Learning to Write Code: The New Literacy?

Thursday, January 22, 2015 -
7:45am to 11:00am EST
Philanthropy New York, 79 Fifth Avenue, 4th Floor, NYC
Members of PNY & Partner Orgs: 
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The Department of Labor predicts the nation will add 1.2 million new computer-science-related jobs by 2022, but schools are graduating proportionately fewer computer science majors than in the 1980s. New research has shown that teaching “computational thinking,” instead of jumping into writing code itself, can help students understand how being computer literate is important in any career and can boost the number of girls and youth of color taking and completing computer science. For example, 74% of girls in middle school express interest in STEM (science, technology, engineering and math) but when choosing a college major, just 0.3% of high school girls choose computer science.

In contrast to traditional classes in public schools and higher education, learning to write code has been pitched in the media as a fun and easy process. Adults can learn the basics on an iPhone using an application from CodeAcademy: Code Hour. During Computer Science Week in December 2014, Code.org hosted Hour of Code, a worldwide event for anyone who wants to learn the basics of code. Over 60,000,000 people have tried an Hour of Code, including President Obama.    

In New York’s under-resourced public schools, ScriptEd teaches teens basic coding skills and provides access to professional tech experiences. In Queens, Access Code 2.0 equips talented adults from underrepresented backgrounds with the computer programming skills and entrepreneurial training to launch careers in the tech industry. New York City government is supporting coding through the NYC Tech Talent Pipeline. And for adults who have the financial resources, independent businesses like New York Code+Design Academy teach intensive short-term coding workshops.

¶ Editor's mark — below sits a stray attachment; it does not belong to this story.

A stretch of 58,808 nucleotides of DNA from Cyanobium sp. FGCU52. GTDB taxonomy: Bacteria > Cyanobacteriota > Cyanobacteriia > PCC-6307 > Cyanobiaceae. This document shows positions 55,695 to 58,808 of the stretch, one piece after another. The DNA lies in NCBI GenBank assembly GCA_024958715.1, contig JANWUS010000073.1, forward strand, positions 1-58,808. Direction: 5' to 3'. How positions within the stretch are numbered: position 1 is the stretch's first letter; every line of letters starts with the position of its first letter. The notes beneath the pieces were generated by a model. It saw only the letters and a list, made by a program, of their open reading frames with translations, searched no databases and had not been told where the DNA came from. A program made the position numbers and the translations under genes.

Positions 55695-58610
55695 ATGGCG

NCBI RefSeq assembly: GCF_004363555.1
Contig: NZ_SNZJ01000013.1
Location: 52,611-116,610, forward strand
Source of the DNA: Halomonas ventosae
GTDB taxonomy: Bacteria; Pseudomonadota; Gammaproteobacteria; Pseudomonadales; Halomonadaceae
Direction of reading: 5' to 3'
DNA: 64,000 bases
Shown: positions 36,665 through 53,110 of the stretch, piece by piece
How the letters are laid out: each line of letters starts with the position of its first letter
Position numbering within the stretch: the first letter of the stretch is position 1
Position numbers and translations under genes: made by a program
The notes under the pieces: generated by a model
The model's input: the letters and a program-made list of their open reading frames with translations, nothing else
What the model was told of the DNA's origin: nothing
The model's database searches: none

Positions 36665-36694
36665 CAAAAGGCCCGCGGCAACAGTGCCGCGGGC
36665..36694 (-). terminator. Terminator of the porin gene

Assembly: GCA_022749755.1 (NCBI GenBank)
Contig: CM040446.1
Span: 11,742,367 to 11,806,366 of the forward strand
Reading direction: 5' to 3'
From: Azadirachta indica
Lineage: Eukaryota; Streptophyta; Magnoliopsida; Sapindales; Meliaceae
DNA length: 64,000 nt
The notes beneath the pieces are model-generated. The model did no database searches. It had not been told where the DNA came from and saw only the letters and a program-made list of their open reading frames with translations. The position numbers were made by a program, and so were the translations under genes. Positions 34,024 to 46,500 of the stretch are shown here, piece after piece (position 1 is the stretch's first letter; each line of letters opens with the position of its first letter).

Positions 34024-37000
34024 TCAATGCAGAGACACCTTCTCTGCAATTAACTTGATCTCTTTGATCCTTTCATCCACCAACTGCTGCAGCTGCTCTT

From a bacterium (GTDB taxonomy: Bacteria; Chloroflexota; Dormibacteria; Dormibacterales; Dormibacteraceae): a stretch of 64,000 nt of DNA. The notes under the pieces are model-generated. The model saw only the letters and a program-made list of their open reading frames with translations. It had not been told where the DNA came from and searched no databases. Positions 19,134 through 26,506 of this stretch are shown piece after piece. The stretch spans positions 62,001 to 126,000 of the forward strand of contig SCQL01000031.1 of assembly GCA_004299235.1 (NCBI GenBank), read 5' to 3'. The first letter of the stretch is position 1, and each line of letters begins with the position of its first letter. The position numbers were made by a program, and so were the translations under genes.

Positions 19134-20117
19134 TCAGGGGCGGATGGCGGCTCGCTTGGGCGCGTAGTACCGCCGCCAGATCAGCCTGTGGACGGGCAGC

With so many entry points to learn how to code, how are foundations supporting coding and computational thinking in non-profit organizations and public institutions? Where does this “new literacy” fit into foundation guidelines – funding required classes in public schools, after-school youth development workshops or in adult workforce preparation and training?

  • How foundations can focus support for digital literacy for different age groups
  • Public school programs where students learn to code
  • Examples of youth development organizations that teach coding for girls and youth of color
  • How workforce programs train job seekers to learn basic coding as a key skill for employment


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All interested funders. 


8:45 - 9:00 AM Check-in
9:00 - 11:00 AM Program

Registration is required by January 21st. 

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